Old roads

Although Route 44 cuts across only the northern section of New Hartford, it has always been the major road in the region.  Or perhaps, it might be better to say that a roughly east-west road running between Hartford/Windsor Locks and the Housatonic River Valley (and farther west the Hudson River at the point of navigation, i.e. Albany) was developed during the earliest colonial period.  At first, this was nothing more than a foot path, alternately following the ridgelines or the rivers as best suited the avoidance of either swamps or impassable rock ledges.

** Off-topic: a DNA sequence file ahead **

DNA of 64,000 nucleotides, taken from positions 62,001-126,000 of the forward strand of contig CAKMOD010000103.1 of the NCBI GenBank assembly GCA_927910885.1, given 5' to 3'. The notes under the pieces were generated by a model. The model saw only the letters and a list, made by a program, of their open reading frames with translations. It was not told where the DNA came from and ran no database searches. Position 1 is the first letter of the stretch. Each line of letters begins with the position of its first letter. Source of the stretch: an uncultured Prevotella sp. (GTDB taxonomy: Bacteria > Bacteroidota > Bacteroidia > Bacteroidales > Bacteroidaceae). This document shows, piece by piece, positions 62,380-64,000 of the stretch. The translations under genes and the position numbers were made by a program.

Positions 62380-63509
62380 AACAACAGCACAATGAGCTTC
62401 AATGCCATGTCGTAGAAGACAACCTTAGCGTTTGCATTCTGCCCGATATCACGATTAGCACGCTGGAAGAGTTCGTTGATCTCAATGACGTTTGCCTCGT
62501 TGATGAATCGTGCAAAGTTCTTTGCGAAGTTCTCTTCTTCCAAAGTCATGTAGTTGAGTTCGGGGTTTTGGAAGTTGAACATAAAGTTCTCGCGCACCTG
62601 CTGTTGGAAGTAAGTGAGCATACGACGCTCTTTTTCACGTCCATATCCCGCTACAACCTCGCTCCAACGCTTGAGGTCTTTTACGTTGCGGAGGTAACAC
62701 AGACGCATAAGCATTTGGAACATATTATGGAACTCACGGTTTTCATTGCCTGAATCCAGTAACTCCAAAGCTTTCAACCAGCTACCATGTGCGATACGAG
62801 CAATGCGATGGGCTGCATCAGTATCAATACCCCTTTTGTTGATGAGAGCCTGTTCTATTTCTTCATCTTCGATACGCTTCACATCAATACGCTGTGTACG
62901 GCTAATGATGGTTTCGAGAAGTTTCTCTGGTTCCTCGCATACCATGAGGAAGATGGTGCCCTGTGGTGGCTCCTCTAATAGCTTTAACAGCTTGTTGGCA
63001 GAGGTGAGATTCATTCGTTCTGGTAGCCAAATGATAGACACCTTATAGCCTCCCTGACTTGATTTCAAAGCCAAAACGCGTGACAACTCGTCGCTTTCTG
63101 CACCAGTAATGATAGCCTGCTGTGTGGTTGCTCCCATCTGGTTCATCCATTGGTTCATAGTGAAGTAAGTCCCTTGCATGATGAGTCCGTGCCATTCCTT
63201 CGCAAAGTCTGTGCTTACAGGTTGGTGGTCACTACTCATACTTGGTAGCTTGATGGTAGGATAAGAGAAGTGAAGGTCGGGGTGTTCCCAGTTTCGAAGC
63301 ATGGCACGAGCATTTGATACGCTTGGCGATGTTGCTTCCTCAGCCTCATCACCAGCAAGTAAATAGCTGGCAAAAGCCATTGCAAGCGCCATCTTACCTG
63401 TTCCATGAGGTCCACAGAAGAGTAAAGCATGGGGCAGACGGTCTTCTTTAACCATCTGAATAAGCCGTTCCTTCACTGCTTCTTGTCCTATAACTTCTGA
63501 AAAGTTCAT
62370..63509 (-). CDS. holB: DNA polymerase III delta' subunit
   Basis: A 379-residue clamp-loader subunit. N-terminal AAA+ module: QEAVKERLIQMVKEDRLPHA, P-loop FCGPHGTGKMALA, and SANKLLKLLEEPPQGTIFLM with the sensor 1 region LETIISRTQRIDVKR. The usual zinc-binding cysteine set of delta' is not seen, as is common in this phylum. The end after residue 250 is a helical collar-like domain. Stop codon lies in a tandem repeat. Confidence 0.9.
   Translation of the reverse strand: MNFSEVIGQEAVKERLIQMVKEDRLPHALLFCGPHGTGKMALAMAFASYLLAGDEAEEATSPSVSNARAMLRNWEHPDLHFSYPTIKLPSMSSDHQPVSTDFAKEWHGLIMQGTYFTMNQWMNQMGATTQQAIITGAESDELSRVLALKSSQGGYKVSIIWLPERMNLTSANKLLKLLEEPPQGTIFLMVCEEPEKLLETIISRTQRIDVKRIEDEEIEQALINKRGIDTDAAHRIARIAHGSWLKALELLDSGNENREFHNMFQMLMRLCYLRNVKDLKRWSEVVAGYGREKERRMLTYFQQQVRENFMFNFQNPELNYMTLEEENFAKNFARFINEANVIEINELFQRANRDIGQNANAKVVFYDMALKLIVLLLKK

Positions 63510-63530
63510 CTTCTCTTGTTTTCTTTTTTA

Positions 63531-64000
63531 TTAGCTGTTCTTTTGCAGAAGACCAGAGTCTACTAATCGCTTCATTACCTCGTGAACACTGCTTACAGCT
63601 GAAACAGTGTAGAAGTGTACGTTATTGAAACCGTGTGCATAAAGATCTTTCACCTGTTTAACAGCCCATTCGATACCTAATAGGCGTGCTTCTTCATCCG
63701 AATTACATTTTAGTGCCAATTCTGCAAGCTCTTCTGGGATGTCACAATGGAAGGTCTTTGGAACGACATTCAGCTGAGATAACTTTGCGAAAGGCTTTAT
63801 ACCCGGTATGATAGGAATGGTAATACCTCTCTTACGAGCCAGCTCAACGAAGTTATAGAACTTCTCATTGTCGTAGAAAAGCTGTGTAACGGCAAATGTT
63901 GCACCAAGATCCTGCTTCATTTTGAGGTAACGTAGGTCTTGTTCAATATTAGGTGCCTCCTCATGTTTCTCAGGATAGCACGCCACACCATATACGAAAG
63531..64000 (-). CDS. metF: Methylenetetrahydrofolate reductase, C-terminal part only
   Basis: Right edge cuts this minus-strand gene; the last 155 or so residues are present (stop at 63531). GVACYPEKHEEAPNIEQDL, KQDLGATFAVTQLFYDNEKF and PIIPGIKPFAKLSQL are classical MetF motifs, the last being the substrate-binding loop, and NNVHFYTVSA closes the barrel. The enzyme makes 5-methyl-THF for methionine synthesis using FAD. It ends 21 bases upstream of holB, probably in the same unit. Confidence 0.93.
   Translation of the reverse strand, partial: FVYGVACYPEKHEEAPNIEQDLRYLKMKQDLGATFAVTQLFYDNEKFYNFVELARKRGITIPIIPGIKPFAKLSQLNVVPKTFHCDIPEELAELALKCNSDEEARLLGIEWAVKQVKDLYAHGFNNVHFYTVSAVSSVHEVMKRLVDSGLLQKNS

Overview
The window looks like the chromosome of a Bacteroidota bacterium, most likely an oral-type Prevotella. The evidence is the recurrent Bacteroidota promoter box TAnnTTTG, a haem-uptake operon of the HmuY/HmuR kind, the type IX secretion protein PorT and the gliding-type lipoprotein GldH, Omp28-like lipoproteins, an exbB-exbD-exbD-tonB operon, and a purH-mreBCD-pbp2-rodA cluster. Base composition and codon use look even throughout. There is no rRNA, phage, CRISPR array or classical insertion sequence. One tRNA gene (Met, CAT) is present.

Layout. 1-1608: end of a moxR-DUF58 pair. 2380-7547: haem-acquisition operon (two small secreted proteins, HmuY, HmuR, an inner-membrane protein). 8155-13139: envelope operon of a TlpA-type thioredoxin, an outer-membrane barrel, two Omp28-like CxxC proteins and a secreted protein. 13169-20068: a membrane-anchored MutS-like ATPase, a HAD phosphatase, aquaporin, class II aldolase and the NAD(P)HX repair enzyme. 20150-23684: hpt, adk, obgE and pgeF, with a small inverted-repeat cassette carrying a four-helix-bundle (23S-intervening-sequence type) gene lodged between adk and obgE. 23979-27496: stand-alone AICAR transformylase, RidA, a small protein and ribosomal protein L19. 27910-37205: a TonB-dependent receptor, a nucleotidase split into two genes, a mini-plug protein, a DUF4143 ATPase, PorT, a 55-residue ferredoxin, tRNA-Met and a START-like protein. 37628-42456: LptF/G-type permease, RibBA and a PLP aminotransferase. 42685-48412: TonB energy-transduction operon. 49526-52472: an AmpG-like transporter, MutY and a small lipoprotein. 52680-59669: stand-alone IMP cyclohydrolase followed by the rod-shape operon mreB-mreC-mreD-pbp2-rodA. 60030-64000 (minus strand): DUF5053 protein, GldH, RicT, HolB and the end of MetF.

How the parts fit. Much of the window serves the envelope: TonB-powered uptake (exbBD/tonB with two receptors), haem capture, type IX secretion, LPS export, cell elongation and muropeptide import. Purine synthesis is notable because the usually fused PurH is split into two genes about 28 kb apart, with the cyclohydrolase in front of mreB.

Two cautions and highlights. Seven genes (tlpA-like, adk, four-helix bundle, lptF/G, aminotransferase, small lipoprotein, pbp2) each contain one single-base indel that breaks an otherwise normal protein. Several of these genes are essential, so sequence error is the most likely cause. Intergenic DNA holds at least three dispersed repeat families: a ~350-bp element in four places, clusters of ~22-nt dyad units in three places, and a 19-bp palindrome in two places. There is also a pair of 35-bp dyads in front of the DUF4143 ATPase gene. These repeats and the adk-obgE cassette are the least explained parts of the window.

However, in 1760, the first formal survey of the road was presented to the General Assembly in Connecticut; by 1762 a track was cleared.  The first name of the road was ‘The Great Road through the Green Woods’, as the northwestern part of Connecticut, New Hartford included was still heavily wooded.  Other names quickly sprang up: the Great North Road, the Albany Road, the Hartford Road, the New Hartford Road, the Norfolk Road, (the use of a town for the road name was very local, it often indicated a town commonly visited, for example in Salisbury and Canaan one finds references to the ‘old New Hartford Road’ probably due to the traffic between that area and New Hartford in the iron industry).  The name ‘Albany Road’ appears in Hartford, the other end of the route.  Then came the Greenwoods Turnpike and its competitor the Farmington River Turnpike.  These roads were in use by 1800 and represented the next era in roads.  The alternate routes over difficult areas, which had caused the old road to resemble a braided river rather than a canal, were no longer used.  The biggest switch was running the road through Winsted to Norfolk, as opposed to up over Wallens Hill and through Colebrook.  At this time, those sections of the Great North Road lost their title; they became the ‘Old North Road’, the ‘Old New Hartford Road’ no longer ‘Great’.  In New Hartford, several sections were no longer seen as part of the main route (though they remained in use): Burgoyne Heights, Johnny Cake Lane, and a now completely abandoned track on the northeast side of the Farmington. The latter had been the northern extension of the Farmington River Turnpike between New Hartford and Barkhamsted, but it lost out to the Greenwoods Turnpike.  A story of competition that goes beyond this short post.  Eventually, the Greenwoods Turnpike would become Route 44.

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